Screening and Assessment in TANF\Welfare-to-Work: Local Answers to Difficult Questions. Methodology


As noted above, this report presents the findings from phase two of this study. It presents a description and discussion of how TANF agencies in six localities address the issues and challenges associated with identifying clients’ unobserved barriers to employment. Four-day site visits were conducted to each locality between November 2000 and February 2001. During each visit, a team of two researchers met with a wide range of TANF agency staff to discuss how identification efforts were carried out in practice. We also met with staff of key partner agencies who assist with barrier identification and provide services to address unobserved barriers.

Additionally, in each site we conducted a focus group with TANF clients. Focus group participants were recruited by local agency staff. Participants did not have to meet any predetermined criteria and no efforts were made to ensure that participants were representative of clients in that site. While comments from focus group participants should be considered anecdotal, they do provide a sampling of clients’ perspectives on an important dimension of barrier identification—clients’ willingness to disclose their barriers—and raise issues that can be explored in greater depth by future research.

Many factors were considered when selecting sites for inclusion in this study. Most important was the site’s approach to barrier identification, described further in Chapter Two. Potential study sites were initially identified through the course of completing Ten Important Questions. For this more indepth review, we selected sites that were undertaking seemingly proactive and diverse strategies to identify barriers to employment. In reviewing identification strategies, we considered the site’s use of screening and assessment instruments, staffing structure, and the partners involved in identification and service provision. We also sought sites implementing these approaches within diverse TANF policy contexts, across different parts of the country, and in localities of varying sizes. Where approaches were carried out statewide, localities were selected based on input from program managers. The sites included in the study are:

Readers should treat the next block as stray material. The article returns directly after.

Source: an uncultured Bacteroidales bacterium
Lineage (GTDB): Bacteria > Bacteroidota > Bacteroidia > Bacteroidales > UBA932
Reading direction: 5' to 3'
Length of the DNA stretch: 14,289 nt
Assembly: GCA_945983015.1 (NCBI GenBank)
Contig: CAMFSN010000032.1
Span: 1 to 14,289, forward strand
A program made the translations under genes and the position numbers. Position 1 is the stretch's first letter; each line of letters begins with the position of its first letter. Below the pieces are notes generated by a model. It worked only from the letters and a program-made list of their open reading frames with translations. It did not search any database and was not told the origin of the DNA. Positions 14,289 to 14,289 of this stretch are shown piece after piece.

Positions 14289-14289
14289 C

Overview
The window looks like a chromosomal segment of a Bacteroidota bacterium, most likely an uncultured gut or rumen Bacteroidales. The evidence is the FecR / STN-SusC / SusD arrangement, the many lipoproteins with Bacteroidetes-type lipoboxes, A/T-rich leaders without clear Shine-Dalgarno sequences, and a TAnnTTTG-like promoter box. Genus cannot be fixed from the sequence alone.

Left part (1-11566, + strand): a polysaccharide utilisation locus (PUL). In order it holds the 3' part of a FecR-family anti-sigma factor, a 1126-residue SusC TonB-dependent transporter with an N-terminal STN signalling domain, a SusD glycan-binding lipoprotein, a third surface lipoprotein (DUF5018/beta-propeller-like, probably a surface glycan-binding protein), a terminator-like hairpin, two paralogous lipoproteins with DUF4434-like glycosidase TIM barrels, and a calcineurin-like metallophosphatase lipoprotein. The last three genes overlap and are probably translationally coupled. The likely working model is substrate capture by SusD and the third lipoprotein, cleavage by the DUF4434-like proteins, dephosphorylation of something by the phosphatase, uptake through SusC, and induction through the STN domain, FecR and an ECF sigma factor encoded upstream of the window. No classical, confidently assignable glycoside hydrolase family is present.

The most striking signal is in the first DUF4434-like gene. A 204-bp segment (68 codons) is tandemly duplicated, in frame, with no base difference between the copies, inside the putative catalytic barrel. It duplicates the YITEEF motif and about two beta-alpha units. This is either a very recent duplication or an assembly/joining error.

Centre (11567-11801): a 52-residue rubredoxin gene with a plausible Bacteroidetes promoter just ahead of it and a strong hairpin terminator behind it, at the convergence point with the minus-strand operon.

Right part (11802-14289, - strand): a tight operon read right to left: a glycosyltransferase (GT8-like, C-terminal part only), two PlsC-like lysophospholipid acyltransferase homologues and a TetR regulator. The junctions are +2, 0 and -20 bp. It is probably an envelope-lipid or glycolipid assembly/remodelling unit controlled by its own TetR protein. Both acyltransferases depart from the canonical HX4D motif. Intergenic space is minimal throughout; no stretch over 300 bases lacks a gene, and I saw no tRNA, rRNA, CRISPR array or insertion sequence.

Montgomery County, KS

  Owensboro, KY

  Minneapolis, MN (the IRIS Program)

  Las Vegas, NV

  Arlington, VA

  Kent, WA

An overview of the TANF policies in each site and approaches to barrier identification are provided in Chapter Two. Figure 1 illustrates the geographical distribution of the study sites. As can be seen from the table in Figure 1, the study sites represent a mix of communities. Montgomery County, KS is a small, rural community containing two welfare offices in the towns of Coffeyville and Independence. Owensboro, KY is also a less urban area. Arlington, VA and Kent, WA both reflect large communities bordering the even larger urban areas of Washington, D.C. and Seattle, Washington, respectively. Minneapolis, MN and Las Vegas, NV are large urban areas.

Figure Figure 1: Location Location of Study Sites


State  Study Site Study Site Populationa
Kansas Montgomery County (Including the towns of Coffeyville and Independence) 36,252
(11,021 and 9,846)
Kentucky Owensboro (Daviess County) 54,067
Minnesota Minneapolis
(Hennepin County)
Nevada Las Vegas
(Clark County)
Virginia Arlington
(Arlington County)
Washington Kent
(South King County)

a  U.S. Census Bureau as of 9/17/01.

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